Gold Gains Amid Worries of Middle East Strikes and the Softening Dollar


Gold Gains amid Worries of Middle East Strikes and the Softening Dollar

On Tuesday, gold gained as the dollar softened after comments from an official from the New York Federal Reserve that any rise in interest rates should be performed carefully, while the US air strikes increased safe assets’ demand and global tensions.

William Dudley, New York Fed President downplayed the importance of the different projections for interest rates by the Fed members. Increase in interest rates is likely to hurt investments in bullion and other assets that do not bear interest.

According to Reuters, spot gold gained 1.6% to reach a high of $1,234.80 and was up 0.5% to $1,220.10 per ounce at 1422 GMT. It has reached the lowest from January 2 at $1,208.36 in the last session. Futures for gold rose $2.90 to $1,220.80 per ounce.

Andrey Kryuchenkov, VTB capital analyst said, “We have seen a pullback in the US dollar… we had a bit of a relief rally after the losses seen in the past few days, but I’m still not bullish on the market, although this may mean that prices may now consolidate at around $1,220/$1,230, rather than at the lows of $1,208.”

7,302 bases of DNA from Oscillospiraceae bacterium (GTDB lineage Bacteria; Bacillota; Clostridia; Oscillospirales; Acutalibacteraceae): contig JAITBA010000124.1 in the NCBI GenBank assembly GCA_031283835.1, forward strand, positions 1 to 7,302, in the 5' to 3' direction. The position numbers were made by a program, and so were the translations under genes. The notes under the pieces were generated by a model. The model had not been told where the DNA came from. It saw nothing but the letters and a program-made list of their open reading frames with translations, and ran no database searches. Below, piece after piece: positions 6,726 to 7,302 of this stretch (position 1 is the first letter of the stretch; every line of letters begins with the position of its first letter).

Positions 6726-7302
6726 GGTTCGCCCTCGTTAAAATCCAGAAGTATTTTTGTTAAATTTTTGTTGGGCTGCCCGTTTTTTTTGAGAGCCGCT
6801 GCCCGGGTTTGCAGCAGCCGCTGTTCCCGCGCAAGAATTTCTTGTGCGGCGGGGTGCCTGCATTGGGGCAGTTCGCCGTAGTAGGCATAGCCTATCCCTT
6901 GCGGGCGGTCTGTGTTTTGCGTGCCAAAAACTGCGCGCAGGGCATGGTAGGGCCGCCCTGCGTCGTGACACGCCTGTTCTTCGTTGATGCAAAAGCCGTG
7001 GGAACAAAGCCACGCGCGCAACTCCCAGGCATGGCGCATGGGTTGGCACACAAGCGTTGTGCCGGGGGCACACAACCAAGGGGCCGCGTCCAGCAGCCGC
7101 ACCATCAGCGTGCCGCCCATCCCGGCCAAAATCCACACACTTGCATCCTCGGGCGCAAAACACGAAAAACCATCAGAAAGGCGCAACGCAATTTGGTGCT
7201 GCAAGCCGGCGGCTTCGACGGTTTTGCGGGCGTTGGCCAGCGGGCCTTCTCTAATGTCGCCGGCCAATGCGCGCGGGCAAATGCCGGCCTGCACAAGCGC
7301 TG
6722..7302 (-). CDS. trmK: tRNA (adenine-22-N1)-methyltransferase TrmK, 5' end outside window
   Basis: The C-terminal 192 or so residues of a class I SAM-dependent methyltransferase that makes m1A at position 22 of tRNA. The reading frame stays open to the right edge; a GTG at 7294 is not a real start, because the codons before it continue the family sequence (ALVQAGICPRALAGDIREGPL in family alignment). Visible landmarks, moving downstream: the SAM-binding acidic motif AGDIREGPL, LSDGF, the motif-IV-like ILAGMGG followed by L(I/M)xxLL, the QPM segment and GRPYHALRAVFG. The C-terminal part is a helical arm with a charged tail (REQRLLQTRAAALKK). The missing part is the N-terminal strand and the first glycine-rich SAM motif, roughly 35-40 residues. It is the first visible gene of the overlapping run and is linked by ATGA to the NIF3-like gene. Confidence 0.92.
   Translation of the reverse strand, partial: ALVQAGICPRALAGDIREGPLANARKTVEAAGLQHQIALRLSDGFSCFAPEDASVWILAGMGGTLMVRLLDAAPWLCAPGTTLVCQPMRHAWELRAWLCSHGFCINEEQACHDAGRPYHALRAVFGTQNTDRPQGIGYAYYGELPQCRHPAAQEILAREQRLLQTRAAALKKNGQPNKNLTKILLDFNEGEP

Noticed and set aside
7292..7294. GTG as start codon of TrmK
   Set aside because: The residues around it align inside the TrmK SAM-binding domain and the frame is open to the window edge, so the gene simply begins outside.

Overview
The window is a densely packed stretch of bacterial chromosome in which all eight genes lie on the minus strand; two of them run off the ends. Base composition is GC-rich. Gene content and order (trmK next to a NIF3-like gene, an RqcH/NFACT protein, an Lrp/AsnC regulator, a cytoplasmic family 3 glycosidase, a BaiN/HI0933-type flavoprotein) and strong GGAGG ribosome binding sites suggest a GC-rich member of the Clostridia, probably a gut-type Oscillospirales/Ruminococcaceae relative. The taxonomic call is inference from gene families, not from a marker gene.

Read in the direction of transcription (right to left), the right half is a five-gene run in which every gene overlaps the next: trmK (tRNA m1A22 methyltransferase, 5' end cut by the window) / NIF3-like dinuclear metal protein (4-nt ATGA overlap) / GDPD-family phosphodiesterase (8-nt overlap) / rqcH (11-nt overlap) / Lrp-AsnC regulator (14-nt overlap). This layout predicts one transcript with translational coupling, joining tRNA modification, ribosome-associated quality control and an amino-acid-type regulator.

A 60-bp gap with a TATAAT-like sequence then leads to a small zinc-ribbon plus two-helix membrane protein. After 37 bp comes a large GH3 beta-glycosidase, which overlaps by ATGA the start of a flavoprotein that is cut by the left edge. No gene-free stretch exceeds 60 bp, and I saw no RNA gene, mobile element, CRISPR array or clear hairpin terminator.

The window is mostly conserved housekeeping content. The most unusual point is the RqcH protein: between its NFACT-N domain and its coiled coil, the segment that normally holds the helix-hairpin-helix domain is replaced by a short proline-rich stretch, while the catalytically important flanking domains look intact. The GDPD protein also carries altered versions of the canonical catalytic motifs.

The Wall Street Journal quotes senior market strategist at Archer Financial Services LLC, Adam Klopfenstein as having said, “It’s not just dropping of the bombs; it’s people asking how will this play out that’s got them gravitating toward safe-haven assets.”

The dollar dropped 1% against the basket of leading currencies. On Monday, it had climbed to four-year high and pared gains after a caution by Dudley that the gains of the dollar might complicate the job of the Fed, which would hurt the performance of the US economy and push down inflation.

Robin Bhar, Societe Generale said, “The comments from Dudley have allowed gold to open steady, and then we have the air strikes in Syria so some geopolitical safe-haven buying.”

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